U.S. Army Lieutenant General Maria Gervais and Bath Iron Works President Chuck Krugh shake hands after signing an agreement for BIW to join the Partnership for Your Success Program, guaranteeing job interviews for veterans. Gervais described the program on Monday as a “win-win for both the military and BIW — they need skilled, credentialed employees, and veterans offer that.” Luna Soley / The Times Record

Bath Iron Works is partnering with the U.S. Army to draw more military veterans into its workforce.

The shipyard, one of the state’s largest employers, is joining the Partnership for Your Success program. PaYS guarantees soldiers five job interviews with one of their partner companies after the completion of their service in the Army and greatly increases their odds of securing a job in the civilian sector. BIW is one of more than 1,200 companies to have signed on since 2000, when PaYS was founded.

The shipyard signed on during a ceremony Monday at its training center in Brunswick.

“This company is continually finding ways to show us that they care about what we do,” said Amy Hubmann, a BIW trades training specialist and one of dozens of BIW employees in the audience at the signing.

Hubmann, who is originally from Mississippi, is not a veteran herself. She worked at Ingalls shipyard as a pipefitter for seven years before working her way up to a supervisory role.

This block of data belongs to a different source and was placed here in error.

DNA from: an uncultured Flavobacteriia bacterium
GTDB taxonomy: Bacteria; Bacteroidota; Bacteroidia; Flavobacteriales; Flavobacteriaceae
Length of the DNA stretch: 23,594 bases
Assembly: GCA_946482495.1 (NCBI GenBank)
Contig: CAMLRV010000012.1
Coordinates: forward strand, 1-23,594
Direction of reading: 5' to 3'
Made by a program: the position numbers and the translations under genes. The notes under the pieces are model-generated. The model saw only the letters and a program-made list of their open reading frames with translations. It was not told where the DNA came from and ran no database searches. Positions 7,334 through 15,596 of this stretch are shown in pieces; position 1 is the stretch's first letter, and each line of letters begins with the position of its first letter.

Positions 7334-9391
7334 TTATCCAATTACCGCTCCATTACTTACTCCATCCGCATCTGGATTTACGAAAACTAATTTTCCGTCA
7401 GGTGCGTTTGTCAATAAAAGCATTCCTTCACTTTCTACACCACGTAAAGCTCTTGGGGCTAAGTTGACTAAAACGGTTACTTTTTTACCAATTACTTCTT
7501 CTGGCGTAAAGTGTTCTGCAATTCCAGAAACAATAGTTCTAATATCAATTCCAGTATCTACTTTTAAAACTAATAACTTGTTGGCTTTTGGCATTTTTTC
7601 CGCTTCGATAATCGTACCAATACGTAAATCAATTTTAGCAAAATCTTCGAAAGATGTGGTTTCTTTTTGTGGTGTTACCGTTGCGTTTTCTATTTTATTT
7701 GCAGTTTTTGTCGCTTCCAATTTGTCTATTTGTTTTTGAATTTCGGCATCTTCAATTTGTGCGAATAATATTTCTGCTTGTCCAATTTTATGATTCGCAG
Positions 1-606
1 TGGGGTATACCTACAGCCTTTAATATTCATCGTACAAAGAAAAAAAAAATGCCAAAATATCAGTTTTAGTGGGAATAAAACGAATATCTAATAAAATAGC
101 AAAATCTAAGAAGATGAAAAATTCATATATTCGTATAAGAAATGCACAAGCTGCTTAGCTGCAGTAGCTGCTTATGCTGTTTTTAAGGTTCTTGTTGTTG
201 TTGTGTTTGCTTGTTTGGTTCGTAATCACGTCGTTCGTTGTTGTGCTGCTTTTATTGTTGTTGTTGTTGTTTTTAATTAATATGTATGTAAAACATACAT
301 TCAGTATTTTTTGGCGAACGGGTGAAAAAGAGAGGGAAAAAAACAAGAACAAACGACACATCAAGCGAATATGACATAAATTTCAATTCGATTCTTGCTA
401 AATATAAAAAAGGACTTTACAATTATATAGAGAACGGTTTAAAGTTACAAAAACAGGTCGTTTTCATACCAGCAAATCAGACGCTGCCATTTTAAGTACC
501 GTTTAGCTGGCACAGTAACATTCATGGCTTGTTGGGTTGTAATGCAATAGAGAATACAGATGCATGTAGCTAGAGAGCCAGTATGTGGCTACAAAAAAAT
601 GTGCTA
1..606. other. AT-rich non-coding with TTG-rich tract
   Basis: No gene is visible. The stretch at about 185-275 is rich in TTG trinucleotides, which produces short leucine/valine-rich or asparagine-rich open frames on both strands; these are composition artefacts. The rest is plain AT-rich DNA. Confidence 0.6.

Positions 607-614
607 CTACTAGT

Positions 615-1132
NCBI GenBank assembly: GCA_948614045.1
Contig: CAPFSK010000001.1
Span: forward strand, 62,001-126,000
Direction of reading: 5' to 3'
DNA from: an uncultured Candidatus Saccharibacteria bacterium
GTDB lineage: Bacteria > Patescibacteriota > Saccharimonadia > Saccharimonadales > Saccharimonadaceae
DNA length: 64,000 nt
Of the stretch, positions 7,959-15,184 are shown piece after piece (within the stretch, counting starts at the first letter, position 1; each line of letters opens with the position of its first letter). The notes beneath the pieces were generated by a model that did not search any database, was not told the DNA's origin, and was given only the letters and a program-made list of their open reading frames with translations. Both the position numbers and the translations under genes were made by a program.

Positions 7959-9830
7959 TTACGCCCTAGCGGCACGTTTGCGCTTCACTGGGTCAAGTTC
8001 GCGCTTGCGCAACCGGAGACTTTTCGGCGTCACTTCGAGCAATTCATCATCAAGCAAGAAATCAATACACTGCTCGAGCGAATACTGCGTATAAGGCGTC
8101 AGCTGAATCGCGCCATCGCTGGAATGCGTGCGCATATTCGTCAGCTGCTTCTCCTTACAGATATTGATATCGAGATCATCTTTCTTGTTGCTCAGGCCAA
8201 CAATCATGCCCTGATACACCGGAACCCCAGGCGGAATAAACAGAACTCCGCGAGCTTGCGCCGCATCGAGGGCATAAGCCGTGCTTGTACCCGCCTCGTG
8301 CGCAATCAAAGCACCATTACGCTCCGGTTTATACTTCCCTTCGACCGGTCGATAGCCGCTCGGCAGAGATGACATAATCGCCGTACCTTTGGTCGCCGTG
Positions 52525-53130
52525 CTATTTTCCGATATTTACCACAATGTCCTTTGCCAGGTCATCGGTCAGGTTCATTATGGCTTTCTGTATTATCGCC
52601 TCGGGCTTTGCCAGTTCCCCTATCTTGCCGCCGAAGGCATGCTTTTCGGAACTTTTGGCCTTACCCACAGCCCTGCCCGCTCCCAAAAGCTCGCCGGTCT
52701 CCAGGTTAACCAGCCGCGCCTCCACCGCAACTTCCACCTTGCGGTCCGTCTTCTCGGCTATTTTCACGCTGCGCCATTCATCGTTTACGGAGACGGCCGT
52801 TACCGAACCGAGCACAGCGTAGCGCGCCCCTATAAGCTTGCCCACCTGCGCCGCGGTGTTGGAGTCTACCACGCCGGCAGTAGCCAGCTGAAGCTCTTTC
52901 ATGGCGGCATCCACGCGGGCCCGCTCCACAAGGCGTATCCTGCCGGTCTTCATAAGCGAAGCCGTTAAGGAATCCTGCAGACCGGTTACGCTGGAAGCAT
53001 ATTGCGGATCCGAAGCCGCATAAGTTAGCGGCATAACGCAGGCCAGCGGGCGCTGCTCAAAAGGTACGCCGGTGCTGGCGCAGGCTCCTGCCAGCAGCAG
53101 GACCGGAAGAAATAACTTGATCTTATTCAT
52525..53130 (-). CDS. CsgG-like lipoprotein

“I think it’s fantastic,” she said of the PaYS program. “It’s really hard to find trades people and it answers a call to our military as well — they’re not left in the lurch; they have a place to go to use their training.”


Of the nearly 6,500 employees at BIW, about 1,000 — or 15% — are veterans. Chuck Krugh, BIW’s president since May of 2022 and an Army veteran himself, hopes to increase that number.

“When I went into the army, my goal was to come out with a trade,” Krugh said at the ceremony. “I believe in serving my country again.”

Lt. Gen. Maria Gervais, who signed the agreement on behalf of the U.S. Army, said that veterans are disciplined, trustworthy, have established values and show up on time — all attributes that make them highly desirable employees.

“Their experience serving in the military also makes them a good fit for the mission of building advanced ships for the U.S. Navy,” Krugh added.

And BIW needs employees — there are hundreds of openings, according to Communications Director Julie Rabinowitz. She compared the shipyard, which also employs nurses, firefighters, buyers and designers, to “a small town.”

“We hope that many soldiers come to work at BIW,” Krugh said. “You are all welcome.”

Correction: Due to an editing error, a previous version of this story omitted Amy Hubmann’s first name.

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